70 years ago this month Germany surrendered to the allies, signaling the end of the European share of World War II. Italy had already surrendered and Japan would sue for peace in August of the same year, but with the suicide of Adolph Hitler and the unconditional surrender of Germany, the end of the war was in sight.
The United States had entered the war in 1941, after the Japanese surprise attack on Pearl Harbor, and had fought for more than three years across Africa, Western Europe and the Pacific. Although the U.S. had certainly earned its share of credit in the fighting, the Soviets would capture Berlin.
After the incredible losses they had suffered at the hands of Nazi Germany – between 8.5 and 14 million military deaths and an additional 17 million or more civilian deaths – the Soviets felt they had earned the right to capture and control Berlin. In comparison, the United States had lost 407,000 military members and 12,000 civilians during the war.
The fall of Germany and the end of the war just a few months later marked the beginning of the Cold War. The cycle of war in the 20th century was to take an unexpected twist. The Cold War and the veterans who fought in it, would last for 50 years and see the Soviet Union and United States divide the world into two separate armed camps.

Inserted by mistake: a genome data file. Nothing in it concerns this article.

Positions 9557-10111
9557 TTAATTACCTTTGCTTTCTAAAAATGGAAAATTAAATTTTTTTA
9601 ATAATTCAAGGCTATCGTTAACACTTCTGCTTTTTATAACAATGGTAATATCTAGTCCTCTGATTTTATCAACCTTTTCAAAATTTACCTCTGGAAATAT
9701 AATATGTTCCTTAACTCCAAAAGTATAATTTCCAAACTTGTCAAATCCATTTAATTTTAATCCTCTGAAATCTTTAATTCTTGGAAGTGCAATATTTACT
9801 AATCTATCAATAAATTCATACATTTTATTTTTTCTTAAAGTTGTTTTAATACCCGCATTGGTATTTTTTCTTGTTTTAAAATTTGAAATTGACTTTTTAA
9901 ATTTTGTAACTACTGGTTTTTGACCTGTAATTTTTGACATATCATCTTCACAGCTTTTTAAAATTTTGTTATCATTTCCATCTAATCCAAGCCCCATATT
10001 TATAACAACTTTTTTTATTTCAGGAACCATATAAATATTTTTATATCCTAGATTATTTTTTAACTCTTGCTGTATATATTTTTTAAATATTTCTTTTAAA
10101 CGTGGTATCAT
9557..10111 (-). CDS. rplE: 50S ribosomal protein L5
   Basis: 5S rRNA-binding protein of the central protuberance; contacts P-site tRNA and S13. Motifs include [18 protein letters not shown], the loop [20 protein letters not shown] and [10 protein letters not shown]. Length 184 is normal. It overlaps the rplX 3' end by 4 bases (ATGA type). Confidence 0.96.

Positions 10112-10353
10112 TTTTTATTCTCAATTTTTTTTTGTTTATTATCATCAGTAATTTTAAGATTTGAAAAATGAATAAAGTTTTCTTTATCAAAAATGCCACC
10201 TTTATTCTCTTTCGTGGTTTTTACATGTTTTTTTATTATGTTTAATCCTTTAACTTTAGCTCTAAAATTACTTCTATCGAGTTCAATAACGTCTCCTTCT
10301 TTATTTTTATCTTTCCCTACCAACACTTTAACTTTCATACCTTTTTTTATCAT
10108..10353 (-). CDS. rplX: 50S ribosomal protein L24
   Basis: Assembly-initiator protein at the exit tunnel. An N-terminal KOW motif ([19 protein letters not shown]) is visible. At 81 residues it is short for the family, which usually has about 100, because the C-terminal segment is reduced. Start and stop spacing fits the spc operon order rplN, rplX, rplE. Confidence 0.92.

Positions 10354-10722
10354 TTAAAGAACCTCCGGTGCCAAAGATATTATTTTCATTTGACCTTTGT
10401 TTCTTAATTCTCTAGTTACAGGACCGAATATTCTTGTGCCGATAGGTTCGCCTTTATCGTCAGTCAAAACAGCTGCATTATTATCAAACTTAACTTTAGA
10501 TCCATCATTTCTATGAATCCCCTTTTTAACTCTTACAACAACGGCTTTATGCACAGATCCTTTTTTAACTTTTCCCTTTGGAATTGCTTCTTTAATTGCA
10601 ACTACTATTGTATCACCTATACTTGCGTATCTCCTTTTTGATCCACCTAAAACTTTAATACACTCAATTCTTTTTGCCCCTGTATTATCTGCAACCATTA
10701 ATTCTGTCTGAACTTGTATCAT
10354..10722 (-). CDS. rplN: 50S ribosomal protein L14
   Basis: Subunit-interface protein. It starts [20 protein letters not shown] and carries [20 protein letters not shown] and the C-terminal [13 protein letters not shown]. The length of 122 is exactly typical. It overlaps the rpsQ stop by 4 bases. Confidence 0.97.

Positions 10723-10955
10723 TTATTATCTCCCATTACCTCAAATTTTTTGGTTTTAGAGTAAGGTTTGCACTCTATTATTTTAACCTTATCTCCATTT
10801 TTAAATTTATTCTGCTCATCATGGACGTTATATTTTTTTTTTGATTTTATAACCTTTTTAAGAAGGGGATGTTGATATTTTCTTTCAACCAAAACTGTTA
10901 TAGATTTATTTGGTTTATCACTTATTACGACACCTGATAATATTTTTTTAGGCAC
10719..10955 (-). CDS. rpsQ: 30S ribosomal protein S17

The history of these conflicts, although it has been written many times, will soon be found only in books and films. Once we have lost the living memories of the conflict, we have lost a huge resource. It seems that only a few short years ago we were seeing the end of a generation of warriors who had fought in World War I, but with the passing of years, soldiers and sailors who were young in 1945 have entered their eighth or even ninth decade.
We are quickly losing this precious resource. Even with advances in health and medicines, the veterans who were involved in the war to stop fascism are passing quickly from this mortal coil. It is an unfortunate fact of life that death awaits everyone, but we can still learn from these brave men and women about what life and war was like 70 years ago. All too quickly, we will not be able to hear their stories unless they have been recorded.
Take the time and listen. Ask. Learn about how the world was when the entire world was involved in stopping fascism from remaking the established order into a twisted vision of world domination. But do it quickly, time is running out.
Disclaimer: The content in this article is the opinion of the writer and does not necessarily reflect the policies or opinions of US Patriot Tactical.